A perfect Mashiko chawan with high foot by greatest Shoji Hamada, enclosed in its originally signed double wood box. The bowl has a wonderful shiyo-yu salt glaze and - rarely seen on Hamada bowls - a figurative 'window' iron glazed design called maru mado.
Hamda made such treasures only once a year in April because items with such glaze were very difficult to made.
Hamada Shoji (1894 - 1978) was one of the founding fathers of the Studio Pottery movement, who came over to England with his friend, Bernard Leach, to start the Leach Pottery in St. Ives, Cornwall back in 1920. Like Leach, Hamada did not come from a pottery background but had studied ceramics briefly in Tokyo. Upon his return to Japan, Hamada set up a workshop amongst the rural potters of Mashiko and was based there until his death. In 1955 he was designated as a ‘Living National Treasure' for his involvement and promotion of folk art pottery and the Mingei philosophy.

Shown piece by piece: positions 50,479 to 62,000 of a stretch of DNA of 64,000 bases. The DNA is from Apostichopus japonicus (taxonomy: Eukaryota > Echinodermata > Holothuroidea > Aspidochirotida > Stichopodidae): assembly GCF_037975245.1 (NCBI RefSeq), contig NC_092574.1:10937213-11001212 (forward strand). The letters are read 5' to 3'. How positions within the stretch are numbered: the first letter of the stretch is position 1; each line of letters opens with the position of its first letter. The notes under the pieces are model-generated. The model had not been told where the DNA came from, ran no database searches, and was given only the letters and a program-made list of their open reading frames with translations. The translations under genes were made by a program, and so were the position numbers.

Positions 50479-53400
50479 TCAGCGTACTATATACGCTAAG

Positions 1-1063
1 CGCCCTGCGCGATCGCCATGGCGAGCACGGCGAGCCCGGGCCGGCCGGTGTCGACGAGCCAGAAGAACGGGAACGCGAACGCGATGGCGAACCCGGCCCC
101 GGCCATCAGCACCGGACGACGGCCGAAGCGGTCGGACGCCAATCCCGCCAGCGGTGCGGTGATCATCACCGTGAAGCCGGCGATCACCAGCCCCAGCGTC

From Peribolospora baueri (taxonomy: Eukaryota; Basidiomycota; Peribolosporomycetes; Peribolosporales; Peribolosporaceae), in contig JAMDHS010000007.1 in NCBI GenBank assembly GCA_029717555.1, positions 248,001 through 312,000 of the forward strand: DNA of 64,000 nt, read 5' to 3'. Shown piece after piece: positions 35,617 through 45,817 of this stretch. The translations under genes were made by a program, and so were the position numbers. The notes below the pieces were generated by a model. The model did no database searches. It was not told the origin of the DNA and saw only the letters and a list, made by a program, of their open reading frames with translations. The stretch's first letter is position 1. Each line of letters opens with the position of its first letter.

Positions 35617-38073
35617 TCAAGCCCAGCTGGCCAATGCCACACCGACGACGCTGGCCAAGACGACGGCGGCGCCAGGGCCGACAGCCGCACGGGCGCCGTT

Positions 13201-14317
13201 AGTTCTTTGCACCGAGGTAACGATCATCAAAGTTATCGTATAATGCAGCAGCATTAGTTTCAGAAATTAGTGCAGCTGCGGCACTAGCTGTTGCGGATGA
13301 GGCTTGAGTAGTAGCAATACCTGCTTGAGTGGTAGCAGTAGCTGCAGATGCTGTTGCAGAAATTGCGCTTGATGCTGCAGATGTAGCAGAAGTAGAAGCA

It is said that the only pots from Hamada’s pottery that he threw and decorated entirely on his own were his teabowls and here we have one such example.
The bowl is well balanced and in mint condition. The uneven and unglazed part on the foot is not a fault. It is a natural kiln mark called shizen kama-atari (caused when the bowl was pulled out of the kiln).
Size: 9,2 cm height x 13,1 cm in diameter